• Will not implement environmental standards beyond what is required by federal or state law;
  • Participate in economic activity related to the “lawful use of firearms”;
  • Work with the United States Immigration and Customs Enforcement to assist in the implementation of federal immigration laws; or
  • Conduct economic activity in industries such as “fossil fuel-based energy, timber, mining, agriculture, and food animal production.”

Liberal fund managers want to use the money invested on behalf of Indiana pensioners to impose an agenda that will impair economic security, retirement security, personal security, energy security, national security and food security. It is entirely appropriate, and in fact essential, that state legislators safeguard our security. The benefits of the proposed law would be twofold. First, this legislation would enhance access to capital for the companies providing our food, energy, housing and personal security that improve our lives. At the same time, it would allow today’s workers and seniors to have the comfortable retirement they earned from working.

Why might someone oppose such commonsense legislation? Opponents argue that the state would incur costs by moving away from its current financial services providers, and those providers claim that they do not engage in the activities the bill would preclude.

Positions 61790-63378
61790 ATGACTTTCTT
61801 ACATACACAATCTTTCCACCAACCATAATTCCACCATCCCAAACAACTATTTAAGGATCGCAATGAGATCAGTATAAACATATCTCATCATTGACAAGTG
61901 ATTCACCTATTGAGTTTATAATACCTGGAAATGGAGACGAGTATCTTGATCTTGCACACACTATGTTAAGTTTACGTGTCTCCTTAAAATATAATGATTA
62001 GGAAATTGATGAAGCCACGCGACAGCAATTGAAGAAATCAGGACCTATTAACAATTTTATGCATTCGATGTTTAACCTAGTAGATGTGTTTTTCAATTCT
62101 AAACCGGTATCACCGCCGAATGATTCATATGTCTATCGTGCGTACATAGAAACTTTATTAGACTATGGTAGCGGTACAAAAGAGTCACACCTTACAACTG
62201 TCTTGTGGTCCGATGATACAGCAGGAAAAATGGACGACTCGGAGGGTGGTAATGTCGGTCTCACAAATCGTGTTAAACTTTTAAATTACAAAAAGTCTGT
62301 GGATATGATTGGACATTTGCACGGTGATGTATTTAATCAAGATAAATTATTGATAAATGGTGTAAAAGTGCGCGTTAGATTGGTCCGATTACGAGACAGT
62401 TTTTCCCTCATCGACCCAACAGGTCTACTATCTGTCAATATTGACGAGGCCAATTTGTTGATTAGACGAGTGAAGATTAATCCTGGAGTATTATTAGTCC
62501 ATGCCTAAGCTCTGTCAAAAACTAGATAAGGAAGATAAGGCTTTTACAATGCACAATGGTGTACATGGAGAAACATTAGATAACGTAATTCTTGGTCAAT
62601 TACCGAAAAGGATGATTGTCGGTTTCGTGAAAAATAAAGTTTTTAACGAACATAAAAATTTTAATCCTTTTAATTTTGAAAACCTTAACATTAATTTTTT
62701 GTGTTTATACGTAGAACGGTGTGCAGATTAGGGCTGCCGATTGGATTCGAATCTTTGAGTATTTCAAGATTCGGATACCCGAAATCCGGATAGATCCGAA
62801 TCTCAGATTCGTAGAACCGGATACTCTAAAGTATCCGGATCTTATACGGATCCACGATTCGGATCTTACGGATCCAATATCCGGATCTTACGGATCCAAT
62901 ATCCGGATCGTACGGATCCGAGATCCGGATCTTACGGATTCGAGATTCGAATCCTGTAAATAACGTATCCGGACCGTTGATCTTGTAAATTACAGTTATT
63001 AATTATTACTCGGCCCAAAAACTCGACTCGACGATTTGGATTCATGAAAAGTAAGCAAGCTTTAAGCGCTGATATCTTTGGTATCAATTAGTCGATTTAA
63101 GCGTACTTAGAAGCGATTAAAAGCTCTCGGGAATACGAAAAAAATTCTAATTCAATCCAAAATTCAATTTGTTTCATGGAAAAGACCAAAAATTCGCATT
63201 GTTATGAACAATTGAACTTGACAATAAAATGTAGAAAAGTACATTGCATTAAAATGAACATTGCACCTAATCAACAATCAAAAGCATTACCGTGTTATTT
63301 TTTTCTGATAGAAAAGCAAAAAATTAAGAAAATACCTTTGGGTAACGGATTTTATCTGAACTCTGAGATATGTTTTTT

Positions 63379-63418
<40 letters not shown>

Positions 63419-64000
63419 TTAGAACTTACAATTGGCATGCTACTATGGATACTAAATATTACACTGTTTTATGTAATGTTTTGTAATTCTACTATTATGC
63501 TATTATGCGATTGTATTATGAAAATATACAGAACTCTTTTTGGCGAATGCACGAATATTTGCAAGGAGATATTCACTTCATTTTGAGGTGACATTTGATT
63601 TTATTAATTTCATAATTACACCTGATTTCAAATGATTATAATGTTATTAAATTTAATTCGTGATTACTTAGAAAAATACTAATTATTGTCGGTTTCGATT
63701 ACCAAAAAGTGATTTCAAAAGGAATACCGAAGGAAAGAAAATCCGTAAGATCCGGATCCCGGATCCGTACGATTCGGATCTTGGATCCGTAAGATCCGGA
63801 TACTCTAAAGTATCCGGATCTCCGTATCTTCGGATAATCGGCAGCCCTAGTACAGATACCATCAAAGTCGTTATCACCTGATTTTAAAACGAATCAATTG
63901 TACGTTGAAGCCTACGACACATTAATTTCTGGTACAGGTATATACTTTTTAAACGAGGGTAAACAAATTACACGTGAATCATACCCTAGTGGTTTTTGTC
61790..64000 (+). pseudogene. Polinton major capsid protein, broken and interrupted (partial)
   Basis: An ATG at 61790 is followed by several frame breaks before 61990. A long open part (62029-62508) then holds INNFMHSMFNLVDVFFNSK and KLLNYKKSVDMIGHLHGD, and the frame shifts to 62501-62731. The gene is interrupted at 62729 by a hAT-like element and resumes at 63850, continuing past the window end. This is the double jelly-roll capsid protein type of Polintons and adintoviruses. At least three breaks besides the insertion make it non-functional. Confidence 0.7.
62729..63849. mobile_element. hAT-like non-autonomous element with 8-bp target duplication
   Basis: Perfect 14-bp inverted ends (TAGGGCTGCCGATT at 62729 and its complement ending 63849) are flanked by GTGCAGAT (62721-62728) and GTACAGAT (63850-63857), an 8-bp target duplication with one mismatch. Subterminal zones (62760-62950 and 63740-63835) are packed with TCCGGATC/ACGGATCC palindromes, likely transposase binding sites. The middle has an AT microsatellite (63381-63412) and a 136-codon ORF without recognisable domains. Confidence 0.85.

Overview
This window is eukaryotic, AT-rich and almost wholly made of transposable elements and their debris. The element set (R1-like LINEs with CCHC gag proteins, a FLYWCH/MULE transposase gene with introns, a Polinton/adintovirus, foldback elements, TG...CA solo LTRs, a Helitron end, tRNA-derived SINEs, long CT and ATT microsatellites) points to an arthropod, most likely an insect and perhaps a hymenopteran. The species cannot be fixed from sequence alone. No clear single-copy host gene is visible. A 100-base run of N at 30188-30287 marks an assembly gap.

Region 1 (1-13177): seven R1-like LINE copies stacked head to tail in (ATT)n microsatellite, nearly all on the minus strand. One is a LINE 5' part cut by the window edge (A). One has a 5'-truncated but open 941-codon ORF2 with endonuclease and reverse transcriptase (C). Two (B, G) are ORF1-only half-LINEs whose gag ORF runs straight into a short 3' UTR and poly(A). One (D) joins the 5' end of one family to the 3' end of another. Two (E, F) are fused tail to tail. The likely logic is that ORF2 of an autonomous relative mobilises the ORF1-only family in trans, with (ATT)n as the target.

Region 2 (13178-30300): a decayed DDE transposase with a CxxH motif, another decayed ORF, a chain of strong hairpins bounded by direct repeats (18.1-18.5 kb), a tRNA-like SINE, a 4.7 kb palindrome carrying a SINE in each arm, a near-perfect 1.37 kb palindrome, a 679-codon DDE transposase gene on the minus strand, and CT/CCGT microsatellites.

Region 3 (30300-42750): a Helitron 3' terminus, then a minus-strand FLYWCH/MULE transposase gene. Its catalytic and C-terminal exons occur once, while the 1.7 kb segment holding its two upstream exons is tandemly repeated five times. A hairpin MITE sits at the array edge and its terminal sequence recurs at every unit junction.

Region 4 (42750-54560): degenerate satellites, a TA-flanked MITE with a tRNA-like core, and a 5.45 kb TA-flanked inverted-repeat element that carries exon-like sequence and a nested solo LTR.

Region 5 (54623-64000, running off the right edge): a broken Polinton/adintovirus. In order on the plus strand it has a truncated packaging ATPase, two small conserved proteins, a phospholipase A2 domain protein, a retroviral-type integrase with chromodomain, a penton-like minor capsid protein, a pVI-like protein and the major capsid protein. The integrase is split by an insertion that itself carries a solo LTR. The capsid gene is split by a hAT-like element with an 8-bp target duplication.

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But if fund managers and financial services providers are not boycotting energy, defense and agriculture (despite their explicit statements seeking to achieve net zero carbon footprints), then this legislation gives them nothing to fear. The state would not preclude them from competitive bidding to participate in the management of state pension funds, and the state would incur no additional costs because they would not be changing financial providers.

Their opposition to this legislation reveals that these woke money managers are using other people’s money to try to achieve their political objectives outside the normal political process. In light of this activity, how much should Hoosiers forgo in pension returns and declining security to keep working with those weakening the state?

For Hoosiers, the costs articulated by the opposition pale in comparison to the cost of ESG elites continuing to undermine our economy and our democracy. To effectively safeguard Indiana’s retirement and economic security, state lawmakers must ensure that pension assets are managed based solely on financial considerations.

Michael Faulkender is a finance professor at the University of Maryland, the chief economist at the America First Policy Institute and former assistant secretary for economic policy at the Department of the Treasury.

Aaron Hedlund is an economics professor at Purdue University, the director of research at the America First Policy Institute and formerly served as the chief domestic economist and senior adviser at the White House Council of Economic Advisers. 

This article originally appeared on Indianapolis Star: Op/Ed: Protect Indiana’s pension plans by keeping ‘woke’ politics out